Granted, we don’t know if Lara will actually be anything more than a stereotype until we play the game, but the woman we see in the trailer is a huge leap forward in terms of how women are treated in stories. Especially video game stories. In fact Tomb Raider and the old Lara Croft are a good example of how females are treated in most game: a pair of breasts for the male audience to oggle. If you meet a female warrior in a fantasy game, she’s most likely wearing a chainmail bikini. Yet with all these walking sex-bots wandering around in most games, it’s the new Tomb Raider that gets stamped as misogynistic.
Creator Ron Rosenberg has said that you’ll want to protect Lara, which created a lot of backlash because let’s face it, that does sound like the chauvinistic sexist attitude we’ve all grown to loathe over the years. You need to protect Lara because she’s a woman obviously. However, I think Ron just put it badly, I think what he really meant by this statement was that you’d empathize with Lara. That you will actually feel bad when you see her get hurt, and that you’ll be rooting for her to survive. Not because she’s a woman, but because she’s a character you care about. You’ll be connecting with her character instead of simply watching her character’s…um assets. I’ve never liked the Tomb Raider games, only played the original when it came out and have avoided it ever since. This is the first time I’ve actually been excited about an upcoming Tomb Raider game. It’s also been a long time since I’ve felt empathy for a character in a video game, even if this was only a trailer.
However, this was only a trailer. It is entirely possible that the actual game will turn out to be an exploitative, disgusting shambles that will leave the entire gaming community with a bad taste in their mouths. I’ve been let down by too many promising trailers to assume the game will be any good based only on that trailer. However, I think the fact that the developers were able to make a compelling character experiencing gut-wrenching hardship bodes well for the game, because at least we know they’re trying to make a compelling story. Now I’ve seen a lot of people complaining that using rape to garner sympathy for the character is a cheap tactic, and they’re right, it is. If the sole reason people ever feel sympathy for your character is the fact she was or was almost raped, then you’ve not done a very good job. However, in the trailer at least, we’re shown several of Lara’s characteristics right off the bat.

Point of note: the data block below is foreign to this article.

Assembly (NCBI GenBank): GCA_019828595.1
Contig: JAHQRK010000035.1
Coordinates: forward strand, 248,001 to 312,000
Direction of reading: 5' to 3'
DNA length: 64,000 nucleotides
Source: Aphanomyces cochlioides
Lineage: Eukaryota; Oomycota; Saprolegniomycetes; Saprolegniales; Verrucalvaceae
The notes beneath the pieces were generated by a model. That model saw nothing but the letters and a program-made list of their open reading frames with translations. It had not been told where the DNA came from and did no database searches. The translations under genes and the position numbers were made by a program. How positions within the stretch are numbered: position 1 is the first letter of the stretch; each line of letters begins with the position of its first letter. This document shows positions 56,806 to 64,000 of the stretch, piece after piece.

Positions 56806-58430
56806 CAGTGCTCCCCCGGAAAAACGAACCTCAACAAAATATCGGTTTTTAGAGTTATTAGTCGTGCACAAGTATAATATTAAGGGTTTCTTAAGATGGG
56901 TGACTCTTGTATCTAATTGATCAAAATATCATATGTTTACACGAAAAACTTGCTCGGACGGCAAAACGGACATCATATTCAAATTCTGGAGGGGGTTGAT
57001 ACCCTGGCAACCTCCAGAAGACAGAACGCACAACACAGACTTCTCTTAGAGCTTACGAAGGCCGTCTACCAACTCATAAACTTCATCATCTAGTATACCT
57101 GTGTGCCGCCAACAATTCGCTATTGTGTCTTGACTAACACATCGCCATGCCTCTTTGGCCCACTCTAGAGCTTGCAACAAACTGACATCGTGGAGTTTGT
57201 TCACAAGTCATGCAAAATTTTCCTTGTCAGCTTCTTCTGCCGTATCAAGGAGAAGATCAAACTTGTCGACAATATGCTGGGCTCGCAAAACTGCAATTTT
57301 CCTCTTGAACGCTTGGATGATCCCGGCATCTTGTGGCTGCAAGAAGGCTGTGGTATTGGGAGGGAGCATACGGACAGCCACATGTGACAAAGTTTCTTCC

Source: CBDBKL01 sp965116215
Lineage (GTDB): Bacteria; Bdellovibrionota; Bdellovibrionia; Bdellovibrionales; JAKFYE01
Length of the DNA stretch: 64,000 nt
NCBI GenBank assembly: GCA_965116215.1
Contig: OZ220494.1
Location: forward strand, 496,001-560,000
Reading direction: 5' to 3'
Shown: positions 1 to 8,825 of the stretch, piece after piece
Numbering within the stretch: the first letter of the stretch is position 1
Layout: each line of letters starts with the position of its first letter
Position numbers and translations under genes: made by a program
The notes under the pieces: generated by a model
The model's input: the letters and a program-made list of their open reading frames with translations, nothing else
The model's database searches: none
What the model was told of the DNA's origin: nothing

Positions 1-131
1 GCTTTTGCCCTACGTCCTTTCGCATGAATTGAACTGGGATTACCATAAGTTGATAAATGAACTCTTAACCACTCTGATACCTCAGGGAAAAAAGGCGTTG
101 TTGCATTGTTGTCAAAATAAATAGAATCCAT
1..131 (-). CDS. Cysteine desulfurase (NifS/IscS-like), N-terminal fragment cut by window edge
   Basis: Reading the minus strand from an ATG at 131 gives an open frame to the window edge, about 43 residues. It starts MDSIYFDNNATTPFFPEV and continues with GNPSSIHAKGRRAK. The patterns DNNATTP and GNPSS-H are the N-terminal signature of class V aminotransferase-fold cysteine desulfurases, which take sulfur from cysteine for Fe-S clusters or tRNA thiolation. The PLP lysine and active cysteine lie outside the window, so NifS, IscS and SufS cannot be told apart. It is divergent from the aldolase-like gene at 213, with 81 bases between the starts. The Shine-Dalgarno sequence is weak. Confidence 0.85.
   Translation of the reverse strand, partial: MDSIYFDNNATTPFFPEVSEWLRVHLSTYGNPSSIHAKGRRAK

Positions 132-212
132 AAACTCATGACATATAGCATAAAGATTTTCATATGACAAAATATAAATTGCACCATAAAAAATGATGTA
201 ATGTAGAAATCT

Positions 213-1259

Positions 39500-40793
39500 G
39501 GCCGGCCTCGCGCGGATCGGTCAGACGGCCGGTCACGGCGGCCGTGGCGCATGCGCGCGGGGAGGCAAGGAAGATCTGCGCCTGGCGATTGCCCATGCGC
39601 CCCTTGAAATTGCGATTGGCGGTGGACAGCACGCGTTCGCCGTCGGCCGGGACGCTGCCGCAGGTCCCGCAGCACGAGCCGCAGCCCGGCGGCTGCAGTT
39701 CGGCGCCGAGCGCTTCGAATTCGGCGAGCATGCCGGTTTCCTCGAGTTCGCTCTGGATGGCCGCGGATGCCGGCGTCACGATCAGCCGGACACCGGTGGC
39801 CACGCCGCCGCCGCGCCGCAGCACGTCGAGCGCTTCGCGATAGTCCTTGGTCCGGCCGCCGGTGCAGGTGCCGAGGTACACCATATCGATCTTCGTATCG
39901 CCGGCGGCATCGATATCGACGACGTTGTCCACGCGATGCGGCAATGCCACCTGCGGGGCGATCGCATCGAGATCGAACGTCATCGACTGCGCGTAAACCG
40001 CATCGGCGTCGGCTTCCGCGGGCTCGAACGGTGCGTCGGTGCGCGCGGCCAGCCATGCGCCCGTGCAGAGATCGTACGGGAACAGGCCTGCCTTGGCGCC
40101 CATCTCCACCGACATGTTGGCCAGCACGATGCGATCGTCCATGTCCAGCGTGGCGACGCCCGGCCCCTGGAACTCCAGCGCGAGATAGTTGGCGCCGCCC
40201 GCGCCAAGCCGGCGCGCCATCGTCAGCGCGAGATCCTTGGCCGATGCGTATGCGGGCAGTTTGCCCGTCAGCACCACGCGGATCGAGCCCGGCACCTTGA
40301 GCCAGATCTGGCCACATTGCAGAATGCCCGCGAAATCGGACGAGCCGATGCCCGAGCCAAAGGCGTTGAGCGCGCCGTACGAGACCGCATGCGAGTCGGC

First of all, she lights the cloth she’s wrapped in on fire in order to escape. That demonstrates not only ingenuity, but bravery as well. Then she’s impaled on a god damn spike, but even then she doesn’t give up. She rips the thing right out her and keeps going, perseverance in the face of adversity. We see here sending out a desperate SOS and starting a feeble fire to keep herself warm. She finds a bow and some arrows, where she hunts a deer so she can eat. All of this is believable drama. Finally we see Lara captured but still sneaking through the camp despite the fact its crawling with bandits and her hands are bound, right there she’s already showing us her willingness to overcome fear and keep going. That’s all before we ever get to the rape attempt.
When we finally do get to that scene, it’s not out of left field either, it’s a realistic scenario for the situation she’s in. If it were just Lara wandering around in the jungle and suddenly being jumped by natives who want to rape her, yeah I’d call bullshit and say it was a shameless, completely out of place maneuver to generate sympathy or shock value. However, in this case, it’s already been established these bandits are almost animalistic in their savagery and on this remote island, probably haven’t seen a woman in years. It’s dark and the guy has caught her alone while she was trying to sneak away. So you’ve got a guy who in all likelihood is mentally unstable, most certainly prone to violent behavior, and alone with a woman who looks defenseless. It isn’t a huge stretch of the imagination to think this is a possible scenario where a rape might happen. And the big thing to remember here is that she fights him off.
Had the scene cut to black, followed by screaming and grunting, then I would call foul. If Lara only managed to escape by tearfully picking up the gun while her rapist is in a post-coital stupor, I would’ve said that was cliched and in bad taste. But none of that happens. She knees the bastard in the groin, by all appearances bites something off his face or neck, and finally puts a bullet through his head in a desperate struggle. Walking the line between victim and hapless loonytoon character is difficult. If the game features nothing but Lara going from rape attempt to rape attempt, then clearly we have a problem. However, going off the story the trailer has told, I’m going to remain cautiously optimistic.